It might also be nice to see Desire Lines challenging the format of their own events. The setup was pretty standard – a raised platform for the chair and speakers, with everyone else in attendance sitting in the audience, waiting for the roving mic if they wanted to speak. Having worked in the Dissection Room I know that it’s a tricky space, especially when you have such a large number of people to accommodate, but I can’t help feeling that there must be a way to set things up less formally. Something like an Open Space format might be interesting, making things feel more laid-back and perhaps more equal. That’s not to say that the current structure didn’t work well – but I’m always keen to see people experiment and find egalitarian ways of doing things.
Ever since the event I’ve been thinking about the state of grassroots theatre in Edinburgh. I mean, I do that all the time, of course – but I’ve been trying to work out how to explain the particular challenges facing the grassroots scene in Edinburgh just now and how that impacts on less experimental work.
The main challenge that we face is a lack of infrastructure. How many small theatres can you think of in Edinburgh? Less than 100 seats? There’s the Netherbow with 99. There’s Discover 21 with 35. There are some spaces in Summerhall. Traverse 2 can be a 99-seater depending on its configuration, but it’s been a long time since the Trav was a little experimental theatre rather than a major player in the British theatre scene.
There are other spaces that can be theatres if you’re willing to equip them. If you’re willing to bring in lights, sound equipment, possibly seats and drapes, and get the place licensed, anywhere can be a theatre! We learned that from August, right?
But that’s the trouble. If you’re a small company making experimental theatre on tiny budgets, the cost of hiring all your equipment, transporting it and paying for the extra time you need in a venue to set everything up can be prohibitive. Grassroots companies are often self-funding, supported by the artists’ day jobs. Every extra cost incurred takes us a step further away from breaking even, let alone making a profit or actually getting paid for our work.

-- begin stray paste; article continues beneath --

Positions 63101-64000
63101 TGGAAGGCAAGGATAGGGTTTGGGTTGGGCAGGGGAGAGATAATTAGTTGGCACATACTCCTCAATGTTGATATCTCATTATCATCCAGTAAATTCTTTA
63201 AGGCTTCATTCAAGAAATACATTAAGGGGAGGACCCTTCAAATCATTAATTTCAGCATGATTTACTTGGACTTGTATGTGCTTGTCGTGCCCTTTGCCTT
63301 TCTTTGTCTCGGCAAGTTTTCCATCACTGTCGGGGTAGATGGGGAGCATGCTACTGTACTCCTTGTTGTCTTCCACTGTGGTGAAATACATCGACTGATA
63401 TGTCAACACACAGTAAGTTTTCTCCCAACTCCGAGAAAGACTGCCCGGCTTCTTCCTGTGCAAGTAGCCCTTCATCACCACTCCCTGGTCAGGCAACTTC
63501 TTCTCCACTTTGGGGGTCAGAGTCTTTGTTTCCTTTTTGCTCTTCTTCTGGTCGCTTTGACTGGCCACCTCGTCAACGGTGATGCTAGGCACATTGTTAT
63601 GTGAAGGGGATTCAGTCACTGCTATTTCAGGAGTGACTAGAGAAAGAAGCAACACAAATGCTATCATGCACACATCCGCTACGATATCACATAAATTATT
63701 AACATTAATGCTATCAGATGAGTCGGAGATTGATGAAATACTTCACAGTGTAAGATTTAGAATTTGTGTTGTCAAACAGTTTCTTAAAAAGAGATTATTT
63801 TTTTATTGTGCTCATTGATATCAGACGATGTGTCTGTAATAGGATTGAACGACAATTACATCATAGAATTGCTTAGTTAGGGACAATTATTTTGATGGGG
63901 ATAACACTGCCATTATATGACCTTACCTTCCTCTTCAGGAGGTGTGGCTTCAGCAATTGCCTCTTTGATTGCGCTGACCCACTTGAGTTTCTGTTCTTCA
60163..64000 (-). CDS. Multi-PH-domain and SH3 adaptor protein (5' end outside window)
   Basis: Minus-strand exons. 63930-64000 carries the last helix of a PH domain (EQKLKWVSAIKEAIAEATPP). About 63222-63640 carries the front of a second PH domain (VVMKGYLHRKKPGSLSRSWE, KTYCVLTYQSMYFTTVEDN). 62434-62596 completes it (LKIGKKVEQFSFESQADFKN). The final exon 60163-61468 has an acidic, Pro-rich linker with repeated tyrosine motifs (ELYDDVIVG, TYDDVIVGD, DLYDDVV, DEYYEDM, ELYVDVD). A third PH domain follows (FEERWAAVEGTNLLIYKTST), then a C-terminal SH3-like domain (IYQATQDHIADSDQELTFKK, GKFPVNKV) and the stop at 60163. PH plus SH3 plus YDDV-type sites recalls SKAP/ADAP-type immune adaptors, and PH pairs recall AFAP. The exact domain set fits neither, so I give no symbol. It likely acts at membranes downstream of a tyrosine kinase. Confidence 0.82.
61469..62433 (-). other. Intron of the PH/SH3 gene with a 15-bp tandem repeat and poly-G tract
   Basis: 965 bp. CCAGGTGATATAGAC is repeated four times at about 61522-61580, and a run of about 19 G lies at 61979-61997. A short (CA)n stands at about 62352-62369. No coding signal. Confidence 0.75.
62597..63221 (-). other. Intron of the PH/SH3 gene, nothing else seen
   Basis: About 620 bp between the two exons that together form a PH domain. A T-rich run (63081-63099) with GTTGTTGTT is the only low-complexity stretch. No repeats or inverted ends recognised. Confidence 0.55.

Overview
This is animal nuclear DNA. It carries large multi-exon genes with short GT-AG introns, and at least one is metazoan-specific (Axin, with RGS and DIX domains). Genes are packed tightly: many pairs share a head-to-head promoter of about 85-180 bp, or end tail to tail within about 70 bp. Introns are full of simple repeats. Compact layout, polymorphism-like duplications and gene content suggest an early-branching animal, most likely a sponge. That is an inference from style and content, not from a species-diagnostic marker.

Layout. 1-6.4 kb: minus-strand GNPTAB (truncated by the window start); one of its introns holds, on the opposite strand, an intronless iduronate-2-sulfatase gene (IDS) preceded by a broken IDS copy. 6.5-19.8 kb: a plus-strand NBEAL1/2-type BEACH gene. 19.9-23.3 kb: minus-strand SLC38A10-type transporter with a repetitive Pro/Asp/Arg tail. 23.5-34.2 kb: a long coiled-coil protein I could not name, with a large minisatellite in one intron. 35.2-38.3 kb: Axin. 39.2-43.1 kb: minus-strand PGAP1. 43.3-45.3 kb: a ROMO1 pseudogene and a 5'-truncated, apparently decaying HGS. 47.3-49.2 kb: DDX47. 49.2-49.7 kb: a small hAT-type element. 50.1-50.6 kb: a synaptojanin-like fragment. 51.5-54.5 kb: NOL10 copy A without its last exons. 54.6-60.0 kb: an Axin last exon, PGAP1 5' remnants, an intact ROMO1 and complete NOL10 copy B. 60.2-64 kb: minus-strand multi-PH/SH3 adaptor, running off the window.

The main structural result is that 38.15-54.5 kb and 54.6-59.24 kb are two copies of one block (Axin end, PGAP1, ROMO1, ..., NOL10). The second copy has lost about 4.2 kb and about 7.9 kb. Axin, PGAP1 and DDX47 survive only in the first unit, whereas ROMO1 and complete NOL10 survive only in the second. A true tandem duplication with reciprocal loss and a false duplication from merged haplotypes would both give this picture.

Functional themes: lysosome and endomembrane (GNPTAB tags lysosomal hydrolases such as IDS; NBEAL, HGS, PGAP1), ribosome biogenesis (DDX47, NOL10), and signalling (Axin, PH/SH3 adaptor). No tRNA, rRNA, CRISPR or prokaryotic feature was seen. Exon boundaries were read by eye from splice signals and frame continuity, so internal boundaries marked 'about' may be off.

That was one of the main reasons for setting up D21. Edinburgh seemed to need a small space with seats, lights and licenses in place, where all a company has to do is turn up and concentrate on its work, and where the costs are clear and as low as we can make them.
Over the past year we’ve found that several groups and individuals have made work in D21 that they might not have made if they had been faced with the expense and inconvenience of creating a working performance space. We’ve launched Collider, a project designed to introduce theatremakers to potential collaborators through mini-productions, and 21@21, a residency offering three weeks of free studio time to experimental theatremakers. Creating our own permanent (or at least semi-permanent, thanks to licensing and short leases) space has been expensive, but considerably less expensive than building a temporary space for every project.